I read my friend’s email several times to tell myself it was flimsy. Perhaps Sara was right that she had seen Yaman in Bangladesh two years ago. My friend must have mixed up someone with Yaman. Even if it happened, it happened in a country where violence and killings were commonplace.
Maybe! But would it offer me any defence for sheltering a murderer in my house?
At night, I woke up from a dream. A little boy was trying to take off his shirt. He resembled Yaman. The shirt kept shrinking and got stuck on the boy’s head. As he wrestled with it, it choked me. I woke up gasping for air.
Sara was asleep beside me. Out the window, through the ash tree in the backyard, I could see the last quarter moon in the clear sky. My thoughts rumbled from the little boy in the dream to his shrinking shirt to Yaman. I am hiding a murderer in my house. What should I do about him? I closed my eyes and heard the rumble of a deep voice: What would you do if Yaman was your own brother?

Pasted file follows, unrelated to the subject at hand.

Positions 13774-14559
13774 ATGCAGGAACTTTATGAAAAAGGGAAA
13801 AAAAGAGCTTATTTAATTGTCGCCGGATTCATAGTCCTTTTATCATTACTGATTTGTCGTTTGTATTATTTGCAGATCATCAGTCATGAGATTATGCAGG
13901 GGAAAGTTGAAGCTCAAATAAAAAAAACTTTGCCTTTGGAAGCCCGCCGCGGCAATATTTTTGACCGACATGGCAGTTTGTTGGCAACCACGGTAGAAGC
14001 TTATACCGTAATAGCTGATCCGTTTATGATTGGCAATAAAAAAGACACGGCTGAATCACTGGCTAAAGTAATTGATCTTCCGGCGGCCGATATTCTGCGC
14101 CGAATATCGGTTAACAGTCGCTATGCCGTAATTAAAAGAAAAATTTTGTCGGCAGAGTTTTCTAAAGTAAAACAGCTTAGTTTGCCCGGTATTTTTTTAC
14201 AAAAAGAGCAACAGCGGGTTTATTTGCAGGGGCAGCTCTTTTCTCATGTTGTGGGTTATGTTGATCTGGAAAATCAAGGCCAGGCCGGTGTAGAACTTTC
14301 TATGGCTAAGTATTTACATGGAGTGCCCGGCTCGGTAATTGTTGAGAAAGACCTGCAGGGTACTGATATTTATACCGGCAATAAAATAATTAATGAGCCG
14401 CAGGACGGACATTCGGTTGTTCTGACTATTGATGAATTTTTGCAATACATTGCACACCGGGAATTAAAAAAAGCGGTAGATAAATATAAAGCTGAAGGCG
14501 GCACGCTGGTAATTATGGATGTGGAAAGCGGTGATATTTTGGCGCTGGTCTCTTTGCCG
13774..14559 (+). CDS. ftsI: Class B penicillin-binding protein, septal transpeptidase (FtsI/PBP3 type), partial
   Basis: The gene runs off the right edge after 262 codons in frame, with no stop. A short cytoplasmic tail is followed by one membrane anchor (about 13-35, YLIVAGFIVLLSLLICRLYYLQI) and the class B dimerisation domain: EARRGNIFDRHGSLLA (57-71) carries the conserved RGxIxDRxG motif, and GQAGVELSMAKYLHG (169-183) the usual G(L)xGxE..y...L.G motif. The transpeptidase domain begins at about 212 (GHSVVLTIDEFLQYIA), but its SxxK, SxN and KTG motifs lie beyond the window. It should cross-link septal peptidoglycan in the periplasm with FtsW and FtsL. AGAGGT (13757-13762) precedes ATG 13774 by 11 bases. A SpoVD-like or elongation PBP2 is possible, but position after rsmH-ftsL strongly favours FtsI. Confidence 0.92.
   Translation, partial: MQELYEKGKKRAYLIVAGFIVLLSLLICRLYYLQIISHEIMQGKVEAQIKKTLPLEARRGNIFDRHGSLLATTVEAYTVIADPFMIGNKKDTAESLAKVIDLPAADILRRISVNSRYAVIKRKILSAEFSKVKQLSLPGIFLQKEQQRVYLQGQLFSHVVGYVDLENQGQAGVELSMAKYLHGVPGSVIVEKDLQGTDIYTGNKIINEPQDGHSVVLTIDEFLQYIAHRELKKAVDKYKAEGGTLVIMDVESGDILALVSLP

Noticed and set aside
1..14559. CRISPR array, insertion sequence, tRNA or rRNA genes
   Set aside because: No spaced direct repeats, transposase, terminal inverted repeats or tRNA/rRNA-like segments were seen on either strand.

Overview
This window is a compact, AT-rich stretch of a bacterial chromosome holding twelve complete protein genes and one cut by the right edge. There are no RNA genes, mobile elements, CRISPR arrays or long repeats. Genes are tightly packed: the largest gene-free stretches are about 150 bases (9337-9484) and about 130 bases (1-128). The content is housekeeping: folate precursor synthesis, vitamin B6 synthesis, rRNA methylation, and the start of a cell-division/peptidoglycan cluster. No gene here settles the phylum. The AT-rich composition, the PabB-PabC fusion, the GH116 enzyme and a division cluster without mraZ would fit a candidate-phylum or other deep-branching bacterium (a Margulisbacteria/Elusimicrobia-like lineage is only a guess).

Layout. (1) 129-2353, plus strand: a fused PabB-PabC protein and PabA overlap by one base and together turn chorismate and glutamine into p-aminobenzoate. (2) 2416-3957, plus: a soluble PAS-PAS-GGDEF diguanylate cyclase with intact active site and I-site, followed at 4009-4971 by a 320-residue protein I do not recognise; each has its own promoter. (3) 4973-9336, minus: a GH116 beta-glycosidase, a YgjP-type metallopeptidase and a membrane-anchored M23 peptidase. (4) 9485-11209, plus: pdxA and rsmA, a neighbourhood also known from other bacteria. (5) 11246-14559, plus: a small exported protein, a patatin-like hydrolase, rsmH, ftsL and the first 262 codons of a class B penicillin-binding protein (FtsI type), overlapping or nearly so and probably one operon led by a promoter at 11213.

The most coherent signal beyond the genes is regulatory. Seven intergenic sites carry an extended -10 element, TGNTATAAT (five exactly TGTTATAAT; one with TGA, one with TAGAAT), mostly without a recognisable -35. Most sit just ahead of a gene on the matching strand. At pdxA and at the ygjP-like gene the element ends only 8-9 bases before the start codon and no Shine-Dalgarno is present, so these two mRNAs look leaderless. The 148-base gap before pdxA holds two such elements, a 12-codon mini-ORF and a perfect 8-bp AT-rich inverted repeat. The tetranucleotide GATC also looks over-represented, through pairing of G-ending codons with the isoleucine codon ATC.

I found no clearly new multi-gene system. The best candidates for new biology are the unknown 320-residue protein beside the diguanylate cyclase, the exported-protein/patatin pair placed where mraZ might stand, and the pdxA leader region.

“I don’t know?” I murmured.
“What?” I thought I heard Sara speak but she was still asleep.
The next afternoon I came home with a plan to announce a trip for Sara and I this weekend. That would be an indirect way to tell Yaman to leave. I was walking toward the patio, when Sara said, “We’ll eat inside. Yaman is gone.”
I was frozen with fear. In a flash, I imagined cops had swarmed around the house to round up Yaman.
“Where…?” The word choked on me.
Sara calmly explained that Yaman had received a phone call from Toronto about his summer course. The course would tomorrow so he had to leave today.
“Yaman said next year he would take us to Bangladesh,” Sara told me with a smile. I sheepishly smiled back. Perhaps then he was not what I was thinking about him!
The house felt empty to me. After nearly two weeks we ate supper inside again.